Beachrocks in togo   progress report
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  • 1. Beachrocks in Togo
    Progress report
    Guido Rutten
  • 2. Timeline
  • 3. Case: Togo
    Figure 1 Location of the project. Image courtesy: maps.com; eosnap.com; Google Earth.
  • 4. Case: Togo (2)
    Exposure of beachrocks
    Unusuallength of formation (>100km)
    Data availabilitythroughcontinuousobservation
    A uniquecombination of system boundaries
  • 5. Research proposal
    Research topics
    Beachrocks &
    shoreline movement
    Controls
    Initialgeometry
    Formation of beachrocks
    Weathering of beachrocks
    Diageneticprocesses
    Controls
    Geomorphological setting
    Destructionrates
    Impact ondynamicequilibrium
    Shoreline response
    Response to low-crestedstructures
  • 6. Research proposal (2)
    “Weathering of beachrock remains a ratheruntouched topic”
    (Gischler, 2007)
    Area of focus
  • 7. Research proposal (3)
    Formation vs. destruction
    Whystudyweathering of beachrock (and notitsformation)?
    What is the potential and reliabilityof beachrock as a paleoenvironmental indicator? (e.g. tsunamis)
    Scientific
    How long will the beachrock in Togo continue to protect the shoreline?
    (Coastal)
    Engineering
    Can we use beachrock,naturalorartificial, in anecodynamicapproachto shoreline protection?
    Can we predict the occurrenceand characteristics of beachrock in deltaïc settings?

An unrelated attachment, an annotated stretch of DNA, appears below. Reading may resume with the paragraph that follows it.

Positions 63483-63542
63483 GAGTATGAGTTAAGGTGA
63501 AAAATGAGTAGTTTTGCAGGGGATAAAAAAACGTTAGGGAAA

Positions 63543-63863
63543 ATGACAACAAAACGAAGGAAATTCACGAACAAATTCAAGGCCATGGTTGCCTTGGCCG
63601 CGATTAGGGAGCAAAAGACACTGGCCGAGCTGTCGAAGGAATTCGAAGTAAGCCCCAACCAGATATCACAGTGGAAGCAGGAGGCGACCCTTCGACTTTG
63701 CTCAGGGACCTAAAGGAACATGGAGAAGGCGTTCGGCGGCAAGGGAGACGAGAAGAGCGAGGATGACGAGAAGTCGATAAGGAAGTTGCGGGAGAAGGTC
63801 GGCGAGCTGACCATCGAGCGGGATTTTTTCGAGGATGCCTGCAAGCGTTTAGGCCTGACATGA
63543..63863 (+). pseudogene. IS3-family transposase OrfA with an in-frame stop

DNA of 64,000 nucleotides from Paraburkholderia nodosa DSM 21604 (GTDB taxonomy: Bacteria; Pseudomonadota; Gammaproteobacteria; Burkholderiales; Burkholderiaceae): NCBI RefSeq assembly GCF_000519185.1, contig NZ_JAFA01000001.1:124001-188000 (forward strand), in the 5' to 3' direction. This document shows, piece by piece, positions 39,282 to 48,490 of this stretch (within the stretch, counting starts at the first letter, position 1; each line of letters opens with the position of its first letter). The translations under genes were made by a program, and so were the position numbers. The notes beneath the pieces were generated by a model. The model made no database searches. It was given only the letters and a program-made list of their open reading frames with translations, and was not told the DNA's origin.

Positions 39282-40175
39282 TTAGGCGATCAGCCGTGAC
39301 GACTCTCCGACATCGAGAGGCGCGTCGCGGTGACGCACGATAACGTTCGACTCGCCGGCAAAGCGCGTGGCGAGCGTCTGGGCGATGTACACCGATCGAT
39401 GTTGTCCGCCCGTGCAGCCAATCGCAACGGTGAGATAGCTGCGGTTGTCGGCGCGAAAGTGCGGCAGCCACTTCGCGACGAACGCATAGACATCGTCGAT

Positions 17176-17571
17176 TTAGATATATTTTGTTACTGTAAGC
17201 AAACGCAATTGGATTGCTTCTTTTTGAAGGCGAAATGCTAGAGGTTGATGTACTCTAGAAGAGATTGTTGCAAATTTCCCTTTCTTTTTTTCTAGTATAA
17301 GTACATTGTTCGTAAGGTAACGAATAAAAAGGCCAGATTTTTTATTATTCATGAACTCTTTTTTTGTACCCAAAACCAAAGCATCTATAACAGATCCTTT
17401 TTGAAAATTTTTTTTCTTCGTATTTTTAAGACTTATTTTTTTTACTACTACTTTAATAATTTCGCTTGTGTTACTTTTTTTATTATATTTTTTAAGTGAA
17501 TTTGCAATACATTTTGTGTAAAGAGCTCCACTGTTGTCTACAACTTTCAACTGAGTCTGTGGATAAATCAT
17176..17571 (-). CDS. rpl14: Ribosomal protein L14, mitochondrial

Oil & Gas
    What is the reservoir potentialof beachrock?
  • 8. Research proposal(4)
    Research Question:
    What is the relationship between the evolution of the shoreline profile in Togo and the exposure and characteristics of beachrock along this shoreline since 1975,
    and how can we use this knowledge to predict the impact of beachrock on the shoreline evolution in the future?
    Research questions
  • 9. Research proposal(5)
    Subquestions:
    (a) What is the provenance of beachrock along the coast of Togo and what are its characteristics in terms of geometry, cementation type/degree and discontinuities?
    (b) How has the Togo shoreline developed since the first exposure of beachrock in the 1980’s?
    (c) Is there a significant relationship between the answers to question (a) and (b)?
    (d) How does this relationship relate to existing theories concerning beachrock formation and can it be used to predict future shoreline evolution?
    Research questions
  • 10. Methodology
    Processflow
  • 11. Methodology
    Dominant parameters
  • 12. Methodology
    Dominant parameters
    integration
    over time
  • 13. Methodology
    Scaleapproach
    Microscale
    Togo CaseMesoscaleGeneric
    Macroscale
  • 14. Methodology
    Microscale (cross-shorecross-section)
    Blivi (1998)
    Amieux et al (1999)
    Blivi (1998)
  • 15. Methodology
    Mesoscale (a few hundred meters longshore)
    Microscale
    cross-sections
    Airborneimagery
    interpretation
  • 16. Methodology
    Macroscale (multiple kilometers longshore)
    diagenesis: cement alteration in time
    Introduction of time component:
    multiple exposures in time
    Gradualchange in longshoredirection
    temporal variation
  • 17. Methodology
    Macroscale (multiple kilometers longshore)
     On a macroscale, the relationshipbetweenweathering and beachrock characteristicswillbedifficult to examine.
    Other research opportunitiesinclude:
    Spatialvariation of
    (a) age,
    (b) width,
    (c) inclination;
    + rel. to regionalgeology
    2. Influence of submergedlow-crestedstructureson shoreline development
  • 18. Field Campaign
    Planning
    Field Campaign term: 02.05.2011-20.06.2011
    Upon Return:
  • 19. Field Campaign
    Activities
  • 20. Goals of the Project